A recent study published in the Astrophysical Journal takes a new look at sunspots in order to understand stellar activity and the potential for life in other solar systems. Sunspots refer to the darkened patches on the Sun which are caused by its magnetic field.
"The Sun is our closest star. Using solar observing satellites, we can resolve signatures on the surface 100 miles wide," said Vladimir Airapetian, a co-author on the new study and astrophysicist at NASA's Goddard Space Flight Center in Greenbelt, Maryland. "On other stars, you might only get one pixel showing the entire surface, so we wanted to create a template to decode activity on other stars."
In order to do so, the scientists looked at images of sunspots using high-resolution data of the Sun from NASA's Solar Dynamics Observatory and JAXA/NASA's Hinode mission. They then converted these images into single datapoints in order to track how the light changed as the sunspot passed across the Sun's rotating face, a phenomenon called light curves.
The result was a simulation of what a passing sunspot on the Sun would look like if it were many light-years away; in other words, it allowed the team to visualize how a sunspot would look like on a distant star. "We wanted to know what a sunspot region would look like if we couldn't resolve it in an image," said lead author Shin Toriumi, a scientist at the Institute of Space and Astronautical Science at JAXA. "So, we used the solar data as if it came from a distant star to have a better connection between solar physics and stellar physics." The video below shows the images.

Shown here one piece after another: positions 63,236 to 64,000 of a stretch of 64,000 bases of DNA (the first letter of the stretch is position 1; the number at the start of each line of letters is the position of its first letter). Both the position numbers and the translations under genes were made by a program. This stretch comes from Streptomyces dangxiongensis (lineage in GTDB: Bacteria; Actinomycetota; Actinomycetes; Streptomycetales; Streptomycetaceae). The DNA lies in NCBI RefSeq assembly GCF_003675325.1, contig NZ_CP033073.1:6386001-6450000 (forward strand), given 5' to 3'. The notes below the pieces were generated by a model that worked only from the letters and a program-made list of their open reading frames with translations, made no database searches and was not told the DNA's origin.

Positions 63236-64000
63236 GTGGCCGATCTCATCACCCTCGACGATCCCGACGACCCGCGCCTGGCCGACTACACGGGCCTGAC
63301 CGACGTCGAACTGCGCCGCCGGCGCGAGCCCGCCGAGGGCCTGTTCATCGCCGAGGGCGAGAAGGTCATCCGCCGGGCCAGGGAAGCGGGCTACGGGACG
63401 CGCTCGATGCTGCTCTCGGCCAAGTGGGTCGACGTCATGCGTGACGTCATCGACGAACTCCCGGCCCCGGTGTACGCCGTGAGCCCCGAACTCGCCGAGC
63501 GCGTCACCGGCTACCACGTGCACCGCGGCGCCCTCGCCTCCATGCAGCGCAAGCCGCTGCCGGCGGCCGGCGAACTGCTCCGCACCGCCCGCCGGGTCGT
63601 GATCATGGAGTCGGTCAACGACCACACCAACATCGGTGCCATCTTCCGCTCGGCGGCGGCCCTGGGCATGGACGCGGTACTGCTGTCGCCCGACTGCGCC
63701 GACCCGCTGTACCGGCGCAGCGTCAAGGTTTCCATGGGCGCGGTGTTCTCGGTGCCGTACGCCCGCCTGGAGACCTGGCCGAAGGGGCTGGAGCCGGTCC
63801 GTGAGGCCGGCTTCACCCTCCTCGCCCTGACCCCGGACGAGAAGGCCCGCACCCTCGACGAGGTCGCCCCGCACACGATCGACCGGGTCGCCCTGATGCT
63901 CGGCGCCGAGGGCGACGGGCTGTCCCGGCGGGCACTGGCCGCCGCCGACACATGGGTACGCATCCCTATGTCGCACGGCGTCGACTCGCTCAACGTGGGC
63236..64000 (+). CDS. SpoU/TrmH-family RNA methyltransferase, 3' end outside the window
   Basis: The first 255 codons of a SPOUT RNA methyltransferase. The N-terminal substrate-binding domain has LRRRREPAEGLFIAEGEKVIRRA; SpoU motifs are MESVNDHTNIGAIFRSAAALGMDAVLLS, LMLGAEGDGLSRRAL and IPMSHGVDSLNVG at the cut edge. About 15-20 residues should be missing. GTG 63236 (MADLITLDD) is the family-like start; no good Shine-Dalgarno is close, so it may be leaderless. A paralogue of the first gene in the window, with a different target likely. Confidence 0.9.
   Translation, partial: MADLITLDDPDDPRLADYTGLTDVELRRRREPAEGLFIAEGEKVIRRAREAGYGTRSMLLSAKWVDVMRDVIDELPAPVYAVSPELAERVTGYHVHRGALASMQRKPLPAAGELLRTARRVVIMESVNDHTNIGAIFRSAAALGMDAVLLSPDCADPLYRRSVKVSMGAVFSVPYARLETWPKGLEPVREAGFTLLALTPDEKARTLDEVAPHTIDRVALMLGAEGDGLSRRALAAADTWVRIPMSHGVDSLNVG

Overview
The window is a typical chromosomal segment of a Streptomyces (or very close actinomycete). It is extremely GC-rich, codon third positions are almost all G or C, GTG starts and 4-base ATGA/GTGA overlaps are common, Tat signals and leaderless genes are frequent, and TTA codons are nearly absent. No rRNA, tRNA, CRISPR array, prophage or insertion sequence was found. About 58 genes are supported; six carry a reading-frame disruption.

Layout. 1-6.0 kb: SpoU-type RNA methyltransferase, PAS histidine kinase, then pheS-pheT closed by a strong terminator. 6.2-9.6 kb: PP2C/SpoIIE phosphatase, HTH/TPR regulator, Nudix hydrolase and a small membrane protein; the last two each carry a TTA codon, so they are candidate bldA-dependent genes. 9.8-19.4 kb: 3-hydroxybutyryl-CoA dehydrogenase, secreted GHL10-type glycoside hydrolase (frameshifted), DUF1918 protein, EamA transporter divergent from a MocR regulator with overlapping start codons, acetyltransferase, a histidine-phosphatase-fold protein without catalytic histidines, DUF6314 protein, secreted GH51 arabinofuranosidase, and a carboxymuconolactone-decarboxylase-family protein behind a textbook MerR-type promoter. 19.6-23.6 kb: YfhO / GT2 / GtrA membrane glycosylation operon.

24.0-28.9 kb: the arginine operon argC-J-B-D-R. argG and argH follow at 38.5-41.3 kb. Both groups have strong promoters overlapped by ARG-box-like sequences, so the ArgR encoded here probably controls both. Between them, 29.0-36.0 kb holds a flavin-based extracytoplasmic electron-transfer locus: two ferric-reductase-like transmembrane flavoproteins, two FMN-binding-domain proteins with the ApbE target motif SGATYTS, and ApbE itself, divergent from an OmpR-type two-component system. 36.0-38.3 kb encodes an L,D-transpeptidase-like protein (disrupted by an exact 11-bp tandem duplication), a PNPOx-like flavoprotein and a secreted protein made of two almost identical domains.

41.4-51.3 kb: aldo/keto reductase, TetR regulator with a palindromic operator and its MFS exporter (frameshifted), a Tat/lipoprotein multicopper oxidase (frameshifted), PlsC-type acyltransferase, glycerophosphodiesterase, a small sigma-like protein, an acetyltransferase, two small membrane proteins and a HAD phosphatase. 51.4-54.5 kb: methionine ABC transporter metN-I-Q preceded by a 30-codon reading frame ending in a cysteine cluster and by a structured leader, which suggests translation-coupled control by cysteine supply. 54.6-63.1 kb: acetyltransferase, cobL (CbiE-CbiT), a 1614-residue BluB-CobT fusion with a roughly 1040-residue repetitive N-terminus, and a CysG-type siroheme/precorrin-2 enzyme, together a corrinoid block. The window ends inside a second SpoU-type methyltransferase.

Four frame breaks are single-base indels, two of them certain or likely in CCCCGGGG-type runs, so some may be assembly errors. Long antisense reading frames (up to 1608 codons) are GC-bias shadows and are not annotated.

We know that sunspots often lead to solar flares, but the researchers wanted to better understand the environmental conditions of sunspots that bolster these intense outbursts of energy. By analyzing the light curves in x-ray and ultraviolet light, the researchers were able to see the atmosphere above the sunspots in the images. From these images, they determined that while there is some brightening of the atmospheres above sunspots as they are magnetically heated, the heating may also trigger a dimming in the lower temperature atmosphere. This information could be useful in determining the environments of spots on other stars.
This study focused specifically on images with only one sunspot visible. In the future, the team would like to extend their investigations to more complex modeling. "So far we've done the best-case scenarios, where there's only one sunspot visible," Toriumi commented. "Next we are planning on doing some numerical modeling to understand what happens if we have multiple sunspots."
Sources: Astrophysical Journal, Eureka Alert